The results of Pharma Traceability, a pilot of the EU-funded BRIDGE (Building radio frequency identification solutions for the global environment) project, are in. Referred to as Work Package 6 of BRIDGE, which is supported with EUR 7.5 million under the EU's Sixth Framework Programme (FP6), Pharma Traceability is the first to kick-start a global supply chain-wide traceability system based on mass serialisation techniques. Its objective? To implement a track-and-trace solution bolstering patient safety in the branded and generic pharmaceutical supply chain for all types of pharmaceutical products.
In an evaluation report, the BRIDGE partners state that full supply chain traceability systems within an open, cross-border supply chain are possible in the European pharmaceutical sector.
The report also offers readers key information about the project, as well as business information on producers, distributors, transporters, wholesalers and pharmacy perspectives for pharmaceutical traceability. The partners also provide recommendations for the European pharmaceutical sector, and offer feedback on future standards development work for GS1 and EPCglobal.
GS1 is a global, not-for-profit association targeting the development and implementation of worldwide standards and solutions for better supply and demand chains; EPCglobal is a joint venture between GS1 and GS1 US. The GS1 System of Standards is the world's leading supply-chain standards system currently in use.
Based on the results, the BRIDGE partners showed that maximum interoperability is possible thanks to the use of open systems information standards along with the hybrid environment of data carriers, such as GS1 Data Matrix. The partners tracked 15 different types of drugs, in various packaging forms, throughout their supply chain journey.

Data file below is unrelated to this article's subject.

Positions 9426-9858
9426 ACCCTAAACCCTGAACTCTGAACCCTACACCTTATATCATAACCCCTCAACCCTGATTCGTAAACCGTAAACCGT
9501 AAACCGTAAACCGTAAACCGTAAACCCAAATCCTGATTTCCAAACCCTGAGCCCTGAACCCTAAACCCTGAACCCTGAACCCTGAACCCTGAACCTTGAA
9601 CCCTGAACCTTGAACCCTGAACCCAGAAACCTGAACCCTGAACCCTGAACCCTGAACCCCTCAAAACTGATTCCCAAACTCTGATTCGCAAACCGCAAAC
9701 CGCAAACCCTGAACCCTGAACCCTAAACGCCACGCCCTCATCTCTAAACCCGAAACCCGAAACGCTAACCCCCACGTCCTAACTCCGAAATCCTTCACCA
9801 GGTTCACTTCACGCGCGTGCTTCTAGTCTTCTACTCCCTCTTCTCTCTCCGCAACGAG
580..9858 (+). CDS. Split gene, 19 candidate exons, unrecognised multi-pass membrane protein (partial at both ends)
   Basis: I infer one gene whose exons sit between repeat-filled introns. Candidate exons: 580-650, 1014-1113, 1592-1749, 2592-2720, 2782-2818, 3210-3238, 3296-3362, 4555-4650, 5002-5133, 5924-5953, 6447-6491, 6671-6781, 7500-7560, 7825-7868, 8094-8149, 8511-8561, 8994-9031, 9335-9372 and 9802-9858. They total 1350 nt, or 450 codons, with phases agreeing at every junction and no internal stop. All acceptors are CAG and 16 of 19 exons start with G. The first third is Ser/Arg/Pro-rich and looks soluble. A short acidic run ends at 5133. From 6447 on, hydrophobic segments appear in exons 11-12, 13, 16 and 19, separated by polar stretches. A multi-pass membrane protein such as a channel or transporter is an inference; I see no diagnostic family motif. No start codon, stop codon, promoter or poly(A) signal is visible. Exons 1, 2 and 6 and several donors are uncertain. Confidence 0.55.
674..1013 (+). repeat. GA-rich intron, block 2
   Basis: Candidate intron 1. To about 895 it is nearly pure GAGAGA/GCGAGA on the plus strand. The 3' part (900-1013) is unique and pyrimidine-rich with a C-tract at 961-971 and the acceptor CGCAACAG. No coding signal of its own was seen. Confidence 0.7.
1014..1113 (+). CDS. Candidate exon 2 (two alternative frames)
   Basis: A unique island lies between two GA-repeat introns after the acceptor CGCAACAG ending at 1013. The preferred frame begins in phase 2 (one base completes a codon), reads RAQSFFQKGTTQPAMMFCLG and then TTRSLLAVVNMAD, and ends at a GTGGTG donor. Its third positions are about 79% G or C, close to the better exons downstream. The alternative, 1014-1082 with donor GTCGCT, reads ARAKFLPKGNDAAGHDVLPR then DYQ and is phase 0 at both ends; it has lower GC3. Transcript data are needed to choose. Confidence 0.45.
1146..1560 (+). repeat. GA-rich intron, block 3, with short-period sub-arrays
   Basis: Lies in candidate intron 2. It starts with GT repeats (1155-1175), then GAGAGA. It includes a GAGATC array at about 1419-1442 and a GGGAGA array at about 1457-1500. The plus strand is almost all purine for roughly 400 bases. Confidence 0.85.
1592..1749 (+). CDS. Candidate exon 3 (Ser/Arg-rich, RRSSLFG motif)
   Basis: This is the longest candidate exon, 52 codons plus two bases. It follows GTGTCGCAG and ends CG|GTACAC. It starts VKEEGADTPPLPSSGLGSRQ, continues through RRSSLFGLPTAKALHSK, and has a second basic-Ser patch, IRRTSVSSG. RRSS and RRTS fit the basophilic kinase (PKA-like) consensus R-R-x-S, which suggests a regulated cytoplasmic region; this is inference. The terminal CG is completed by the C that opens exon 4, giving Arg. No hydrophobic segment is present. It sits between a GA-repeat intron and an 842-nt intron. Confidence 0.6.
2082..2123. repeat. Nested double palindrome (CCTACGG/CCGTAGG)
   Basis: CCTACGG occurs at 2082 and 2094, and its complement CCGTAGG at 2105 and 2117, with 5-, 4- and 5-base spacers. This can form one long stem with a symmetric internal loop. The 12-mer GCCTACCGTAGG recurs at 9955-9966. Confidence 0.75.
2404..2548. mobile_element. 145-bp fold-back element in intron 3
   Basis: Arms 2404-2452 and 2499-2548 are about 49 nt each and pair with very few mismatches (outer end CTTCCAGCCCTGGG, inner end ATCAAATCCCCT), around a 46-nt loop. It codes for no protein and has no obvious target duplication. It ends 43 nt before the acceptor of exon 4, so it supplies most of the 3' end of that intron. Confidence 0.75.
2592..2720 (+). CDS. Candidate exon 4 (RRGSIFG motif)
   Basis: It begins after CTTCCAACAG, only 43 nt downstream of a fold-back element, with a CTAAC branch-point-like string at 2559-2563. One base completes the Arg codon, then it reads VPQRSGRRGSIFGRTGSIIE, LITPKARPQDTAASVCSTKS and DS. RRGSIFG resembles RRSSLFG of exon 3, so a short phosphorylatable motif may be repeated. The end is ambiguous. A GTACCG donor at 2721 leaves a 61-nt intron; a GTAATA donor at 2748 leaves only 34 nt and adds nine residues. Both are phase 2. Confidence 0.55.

By using the data set, which includes product code, serial number and expiry data, along with the EPCIS (electronic product code information services), users obtain the required traceability for electronic pedigree and also have access to recall systems that allow electronic flow of information to back office systems, with solid results for inventory and financial reconciliation systems.
"The Pharma Traceability pilot has been a great success and demonstrated that full supply chain traceability is highly feasible in the pharmaceutical environment," explained John Clark, Commercial Director of production company Athlone Laboratories, a pilot participant. "The evaluation report sets the benchmark for future projects of this type - the lessons and conclusions it describes will be invaluable to industry and the regulators alike."
John Jenkins, Managing Director of JJ Associates, said: "The publication of the evaluation report represents probably one of the most significant milestones in the project's three-year journey. We believe it is a very valuable deliverable, and one which will make a significant contribution to other industry projects implementing full supply chain traceability."
The BRIDGE consortium consists of actors from academia and industry including project leader GS1, Nestlé UK, the Swiss Federal Institute of Technology (ETH) Zurich and solution provider AT4Wireless.
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